After an opening set by the Late Night Players, UT-Austin’s Ransom Notes put on an entertaining set, priming the crowd for Company B with covers of modern rock tracks like the Flaming Lips’ “She Don’t Use Jelly” and Harvey Danger’s “Flagpole Sitta’.” Closing with an impressively devious take on the Partridge Family’s “I Think I Love You,” the Ransom Notes performance made for a pleasant surprise. Still, it was Company B’s show, and they laid claim to it with a strong performance on Wednesday night.
originally written 3/18/01
Henry Rollins, punk’s poet laureate and the posterboy for early 90’s angry-rock, seems like the kind of intimidating bulldozer you’d hope not to stumble across in a dark alley post-midnight. But for all his tattoos and biceps, Rollins has a humorous side as well. He rarely lets it peek out in his music; he’s a little looser about it during his multiple TV appearances. But it’s in his spoken word where the man’s sense for sarcasm ultimately shines. “A Rollins in the Wry,” recorded over a series of nine live talking sets at Luna Park in Los Angeles, culls together some of his better moments.
“In the Wry” catches Rollins in a Denis Leary mood, witty, sharp and always on the edge of popping, letting the tension build around his lengthy jokes. He doesn’t shoot for punchlines; rather, he lets his tales ebb and flow, with he wittiest remarks rarely reserved for stories’ end. He’s not a comedian, and he doesn’t try to be one. Rather, he’s the anthropologist, the writer, the observer with a genius for pointed expression, the loveable smarmy bastard-with-attitude.
But while Rollins can be bitterly sarcastic, he’s rarely vicious – perhaps it’s the result of years sleeping on the floor of a van, perhaps its always been in his personality, but Rollins seems to have an overwhelming respect for his targets. In one of the disc’s funniest moments, Rollins gets almost reverential towards Bill Clinton’s agile defense to the Lewinskygate charges. He hits on everything from homosexuality to foreigners to bad poets without ever sinking to -isms and phobias. Its as though, in Rollins’ world, no topic is too sacred to opine on, and yet all things are treated with respect. If there’s anyone he refuses to hold back on, it’s himself, and his self-criticism makes for a downright honest recording.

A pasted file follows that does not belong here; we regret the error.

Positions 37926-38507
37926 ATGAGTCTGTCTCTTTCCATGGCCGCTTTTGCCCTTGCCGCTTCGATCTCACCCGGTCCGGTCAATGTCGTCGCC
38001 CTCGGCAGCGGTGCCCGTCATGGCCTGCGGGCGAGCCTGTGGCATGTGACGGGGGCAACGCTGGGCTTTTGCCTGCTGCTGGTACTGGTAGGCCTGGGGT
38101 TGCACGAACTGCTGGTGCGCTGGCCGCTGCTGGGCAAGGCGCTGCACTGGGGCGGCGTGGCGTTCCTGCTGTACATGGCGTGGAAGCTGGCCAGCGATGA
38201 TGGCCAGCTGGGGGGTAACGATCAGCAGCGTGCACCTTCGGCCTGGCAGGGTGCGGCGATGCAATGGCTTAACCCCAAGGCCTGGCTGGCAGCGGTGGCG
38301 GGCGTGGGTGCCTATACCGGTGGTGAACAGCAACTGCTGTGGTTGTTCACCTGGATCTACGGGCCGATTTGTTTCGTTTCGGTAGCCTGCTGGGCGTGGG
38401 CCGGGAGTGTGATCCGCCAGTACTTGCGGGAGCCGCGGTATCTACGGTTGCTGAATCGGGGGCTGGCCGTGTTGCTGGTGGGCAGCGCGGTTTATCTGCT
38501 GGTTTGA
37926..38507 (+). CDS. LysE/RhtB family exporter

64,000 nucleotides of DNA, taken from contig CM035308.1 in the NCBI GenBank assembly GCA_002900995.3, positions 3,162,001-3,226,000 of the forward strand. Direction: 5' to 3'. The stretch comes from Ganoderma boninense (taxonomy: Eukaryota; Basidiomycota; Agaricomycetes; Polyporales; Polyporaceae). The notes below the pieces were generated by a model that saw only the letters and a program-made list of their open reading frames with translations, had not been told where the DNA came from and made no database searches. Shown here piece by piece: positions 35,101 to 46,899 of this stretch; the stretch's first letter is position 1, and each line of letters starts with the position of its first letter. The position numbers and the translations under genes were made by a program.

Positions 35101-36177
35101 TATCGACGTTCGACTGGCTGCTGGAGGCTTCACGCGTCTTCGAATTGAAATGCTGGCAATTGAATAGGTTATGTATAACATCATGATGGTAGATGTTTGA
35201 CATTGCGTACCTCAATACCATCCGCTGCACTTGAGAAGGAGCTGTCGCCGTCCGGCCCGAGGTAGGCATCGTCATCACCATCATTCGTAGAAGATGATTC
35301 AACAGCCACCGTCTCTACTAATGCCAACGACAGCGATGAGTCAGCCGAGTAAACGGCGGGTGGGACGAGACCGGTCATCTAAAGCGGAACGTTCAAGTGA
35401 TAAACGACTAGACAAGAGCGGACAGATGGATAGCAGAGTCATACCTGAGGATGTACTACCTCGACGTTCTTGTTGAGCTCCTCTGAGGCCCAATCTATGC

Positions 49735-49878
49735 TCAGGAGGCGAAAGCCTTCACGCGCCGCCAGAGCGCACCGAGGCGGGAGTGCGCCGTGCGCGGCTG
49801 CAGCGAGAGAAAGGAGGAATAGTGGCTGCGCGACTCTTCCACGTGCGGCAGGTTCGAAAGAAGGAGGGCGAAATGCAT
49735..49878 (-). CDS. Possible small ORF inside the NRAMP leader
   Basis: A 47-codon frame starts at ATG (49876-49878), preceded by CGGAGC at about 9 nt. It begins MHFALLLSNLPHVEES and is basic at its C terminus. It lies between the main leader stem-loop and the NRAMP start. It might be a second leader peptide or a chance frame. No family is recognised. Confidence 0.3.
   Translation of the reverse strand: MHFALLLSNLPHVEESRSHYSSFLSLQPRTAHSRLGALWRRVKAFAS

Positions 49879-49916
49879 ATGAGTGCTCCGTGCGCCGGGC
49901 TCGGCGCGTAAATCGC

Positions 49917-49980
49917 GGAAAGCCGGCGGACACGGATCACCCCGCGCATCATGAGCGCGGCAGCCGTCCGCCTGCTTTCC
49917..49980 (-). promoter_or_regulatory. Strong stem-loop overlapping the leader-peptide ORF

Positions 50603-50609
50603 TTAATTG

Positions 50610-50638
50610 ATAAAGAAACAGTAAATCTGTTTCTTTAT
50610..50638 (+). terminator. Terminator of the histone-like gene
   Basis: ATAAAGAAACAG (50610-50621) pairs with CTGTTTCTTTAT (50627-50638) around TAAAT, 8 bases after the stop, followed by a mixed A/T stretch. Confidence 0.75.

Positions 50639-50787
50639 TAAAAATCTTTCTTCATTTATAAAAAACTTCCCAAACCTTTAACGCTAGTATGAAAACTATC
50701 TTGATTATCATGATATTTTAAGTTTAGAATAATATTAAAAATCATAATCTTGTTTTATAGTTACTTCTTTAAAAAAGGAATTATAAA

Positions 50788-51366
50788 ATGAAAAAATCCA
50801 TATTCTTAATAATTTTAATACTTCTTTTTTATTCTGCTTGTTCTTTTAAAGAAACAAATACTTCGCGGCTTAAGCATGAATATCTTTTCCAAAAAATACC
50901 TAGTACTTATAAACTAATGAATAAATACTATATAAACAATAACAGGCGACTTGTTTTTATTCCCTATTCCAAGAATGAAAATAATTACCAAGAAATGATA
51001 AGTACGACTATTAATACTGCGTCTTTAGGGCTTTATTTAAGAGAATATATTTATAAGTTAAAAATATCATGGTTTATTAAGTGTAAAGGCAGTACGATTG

“A Rollins in the Wry” plays like a book reads – Rollins’ wit is dry, his flow literary, and you walk away feeling a little smarter for having experienced it.
originally written 3/17/01
In a year where Steely Dan can walk away with Album of the Year while Eminem gets the shaft, it seems hard to put any stock in the Grammy awards. But broken down beyond the hype, cultural relevance and superslick studio production, there’s one thing that all Grammy winners share: overwhelming talent, far enough beyond their fellow musicians that even their so-called peers seem merely adequate. It’s in their ability to bring music beyond the creative arrangement of sound, to make it inspire feeling, emotion, dance and trance, energy and synergy. And it’s something Roberto Vizcaino has in spades.
Roberto Vizcaino, music scholar and Grammy-winning percussionist, graced a packed Chumleys with his demure presence this past Tuesday night. On leave from his native Cuba to tour and teach in the United States, Vizcaino proved ever the educator. His lesson Tuesday night — that one inspired man, with only his hands, can reach the emotional pinnacles even symphonies only grasp at. Stunning the crowd in an hour-long performance, Vizcaino banged and thumped through a set of primarily traditional Afro-Cuban tunes with an assured know-how and a deft mastery of his drums.
On the stage all by his lonesome, Vizcaino made like a master chef, mixing a dash of rumba with a taste of jazz, stirring the audience to a frenzy, bringing the air in Chum’s to a boil, backing down and letting the beat stew simmer. His original compositions rose and fell with grace, but the credit belongs most of all to Vizcaino’s astute sense of his audience, his ability to manipulate the proceedings, to bring about tension and release at just the right moments. His mining of traditional Cuban music and its African roots made like a history syllabus, and the inclusion of a few better known crowd-pleasers like the anthemic “Guantanamera” kept everyone focused front and center.